Prince wonders how Wick floral volunteers cope with midges
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Prince Charles has praised the floral displays that brighten up Wick – while wondering how the volunteers who carry out the work manage to cope with the midges.
He made the remarks during last Friday's royal visit to the town to meet representatives of a range of community groups.
Joanna Coghill and Donald Harper from Wick Flower Baskets – a subgroup of the Royal Burgh of Wick Community Council – were introduced to the Duke of Rothesay, as he is known when in Scotland, at the Carnegie library building.
The prince commented that the flowers certainly brighten up the town. He was impressed to learn that the work was undertaken by a small band of volunteers – then enquired about the midges.
Eswyl Fell gave an update on behalf of the flower baskets group at the monthly meeting of the community council on Monday night.
She said: "We have enlisted four new members this year, and everyone has worked hard to produce a beautiful display of flowers throughout the town which has been admired by locals and visitors.
"Two of the new volunteers have helped with the watering, and can be seen most nights with their brightly painted truck fulfilling their duties.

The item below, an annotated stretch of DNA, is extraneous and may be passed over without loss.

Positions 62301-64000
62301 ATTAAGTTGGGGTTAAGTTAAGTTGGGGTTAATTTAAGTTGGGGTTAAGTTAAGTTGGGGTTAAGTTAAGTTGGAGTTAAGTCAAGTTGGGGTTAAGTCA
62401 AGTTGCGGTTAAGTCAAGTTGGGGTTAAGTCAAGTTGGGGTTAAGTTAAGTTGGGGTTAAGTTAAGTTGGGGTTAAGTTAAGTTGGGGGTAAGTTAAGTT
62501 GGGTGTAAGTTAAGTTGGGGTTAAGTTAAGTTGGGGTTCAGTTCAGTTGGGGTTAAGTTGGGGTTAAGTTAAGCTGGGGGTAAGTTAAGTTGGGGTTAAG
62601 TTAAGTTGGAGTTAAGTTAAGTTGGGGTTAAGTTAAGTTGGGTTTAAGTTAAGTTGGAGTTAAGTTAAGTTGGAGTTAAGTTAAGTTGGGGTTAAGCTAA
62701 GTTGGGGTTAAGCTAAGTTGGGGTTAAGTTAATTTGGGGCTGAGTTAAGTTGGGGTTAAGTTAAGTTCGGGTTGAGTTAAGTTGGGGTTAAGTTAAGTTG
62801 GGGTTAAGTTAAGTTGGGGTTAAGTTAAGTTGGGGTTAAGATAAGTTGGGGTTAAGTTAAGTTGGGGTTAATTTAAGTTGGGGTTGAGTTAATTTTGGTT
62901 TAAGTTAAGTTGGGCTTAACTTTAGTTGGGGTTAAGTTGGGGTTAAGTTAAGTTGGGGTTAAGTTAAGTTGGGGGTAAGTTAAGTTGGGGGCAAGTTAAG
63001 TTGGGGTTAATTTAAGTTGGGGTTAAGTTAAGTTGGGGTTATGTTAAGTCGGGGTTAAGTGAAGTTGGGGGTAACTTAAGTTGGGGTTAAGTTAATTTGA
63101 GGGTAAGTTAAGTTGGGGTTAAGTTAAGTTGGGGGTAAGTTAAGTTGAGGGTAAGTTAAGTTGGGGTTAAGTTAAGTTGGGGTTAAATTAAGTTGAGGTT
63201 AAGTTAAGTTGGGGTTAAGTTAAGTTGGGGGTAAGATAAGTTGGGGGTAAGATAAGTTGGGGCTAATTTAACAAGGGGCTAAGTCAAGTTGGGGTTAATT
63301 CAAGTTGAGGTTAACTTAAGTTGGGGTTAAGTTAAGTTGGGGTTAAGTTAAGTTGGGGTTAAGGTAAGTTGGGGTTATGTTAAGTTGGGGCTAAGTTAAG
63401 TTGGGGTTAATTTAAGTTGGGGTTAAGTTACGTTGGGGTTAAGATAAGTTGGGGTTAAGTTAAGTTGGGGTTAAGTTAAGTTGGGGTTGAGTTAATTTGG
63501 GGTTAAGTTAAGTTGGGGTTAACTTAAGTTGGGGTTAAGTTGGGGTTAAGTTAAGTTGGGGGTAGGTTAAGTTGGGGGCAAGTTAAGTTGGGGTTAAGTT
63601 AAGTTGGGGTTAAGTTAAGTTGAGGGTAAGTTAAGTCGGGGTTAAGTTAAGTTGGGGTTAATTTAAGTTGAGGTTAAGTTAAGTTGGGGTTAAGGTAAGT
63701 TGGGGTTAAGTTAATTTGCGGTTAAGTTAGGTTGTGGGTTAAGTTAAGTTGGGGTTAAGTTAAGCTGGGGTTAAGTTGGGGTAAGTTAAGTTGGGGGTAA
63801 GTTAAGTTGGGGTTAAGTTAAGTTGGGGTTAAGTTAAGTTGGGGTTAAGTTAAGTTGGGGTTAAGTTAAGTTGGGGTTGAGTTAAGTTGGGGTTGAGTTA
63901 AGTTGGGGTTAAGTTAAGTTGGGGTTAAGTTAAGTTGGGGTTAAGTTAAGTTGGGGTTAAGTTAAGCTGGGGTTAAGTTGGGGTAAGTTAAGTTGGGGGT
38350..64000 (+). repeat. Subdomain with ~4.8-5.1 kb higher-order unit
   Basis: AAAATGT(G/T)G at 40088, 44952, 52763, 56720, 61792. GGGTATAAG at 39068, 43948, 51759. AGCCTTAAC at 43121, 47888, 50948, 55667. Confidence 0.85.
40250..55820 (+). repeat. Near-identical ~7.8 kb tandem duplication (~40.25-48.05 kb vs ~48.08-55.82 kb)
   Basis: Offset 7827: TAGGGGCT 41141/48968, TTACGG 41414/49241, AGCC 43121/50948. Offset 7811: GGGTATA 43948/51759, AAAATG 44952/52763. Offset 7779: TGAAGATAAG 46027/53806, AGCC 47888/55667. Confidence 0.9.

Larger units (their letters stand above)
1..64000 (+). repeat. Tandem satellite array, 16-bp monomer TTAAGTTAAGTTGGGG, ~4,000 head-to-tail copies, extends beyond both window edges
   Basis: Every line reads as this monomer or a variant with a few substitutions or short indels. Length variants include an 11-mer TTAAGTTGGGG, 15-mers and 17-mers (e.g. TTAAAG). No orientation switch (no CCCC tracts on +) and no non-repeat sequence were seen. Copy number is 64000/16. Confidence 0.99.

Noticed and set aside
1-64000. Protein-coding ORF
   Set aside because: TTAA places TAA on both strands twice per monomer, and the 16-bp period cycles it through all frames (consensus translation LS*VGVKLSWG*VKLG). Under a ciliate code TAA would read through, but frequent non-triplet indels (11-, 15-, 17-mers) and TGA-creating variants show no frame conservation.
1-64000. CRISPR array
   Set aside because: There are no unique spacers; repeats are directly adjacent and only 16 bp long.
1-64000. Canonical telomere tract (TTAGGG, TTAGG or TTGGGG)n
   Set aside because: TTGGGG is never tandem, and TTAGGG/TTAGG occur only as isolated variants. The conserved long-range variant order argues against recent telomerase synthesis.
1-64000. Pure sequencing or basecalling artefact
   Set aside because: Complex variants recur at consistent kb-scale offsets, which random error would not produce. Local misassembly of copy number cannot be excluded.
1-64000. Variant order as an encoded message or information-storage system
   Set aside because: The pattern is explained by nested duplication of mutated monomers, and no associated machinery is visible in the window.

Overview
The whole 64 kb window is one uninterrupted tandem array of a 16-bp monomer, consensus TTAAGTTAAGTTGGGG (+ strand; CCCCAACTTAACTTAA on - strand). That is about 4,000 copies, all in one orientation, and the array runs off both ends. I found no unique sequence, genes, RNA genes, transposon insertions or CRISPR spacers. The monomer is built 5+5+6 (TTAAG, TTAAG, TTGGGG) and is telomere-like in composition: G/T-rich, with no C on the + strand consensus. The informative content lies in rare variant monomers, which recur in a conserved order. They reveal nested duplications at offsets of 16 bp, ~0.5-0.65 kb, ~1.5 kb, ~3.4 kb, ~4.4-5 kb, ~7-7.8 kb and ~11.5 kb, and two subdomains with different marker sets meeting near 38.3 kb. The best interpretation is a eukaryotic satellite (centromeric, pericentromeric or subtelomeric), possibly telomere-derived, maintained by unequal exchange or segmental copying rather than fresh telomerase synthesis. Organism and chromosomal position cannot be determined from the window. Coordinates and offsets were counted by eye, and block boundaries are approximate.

"A successful flower-based quiz raised £323 towards funds, and a quiz night is proposed for later in the year.
"The group is keen to have more local involvement, and donations, to cope with increasing costs. We are also pleased to report that there has been very little vandalism, which is heartening."
Anyone interested in joining Wick Flower Baskets can email Eswyl at email@example.com and she will advise on forthcoming meetings.
The money from the sale of quiz sheets will be used to purchase flowers. Zena Sinclair was the lucky-number winner.
The Duke of Rothesay was told about the benefits of oxygen therapy for long Covid and a range of other health conditions on a visit to the Healing Hub at Wick's Braehead on Friday afternoon. He went on to meet volunteers from Caithness Foodbank at their base in the former library, along with representatives of 17 other community groups.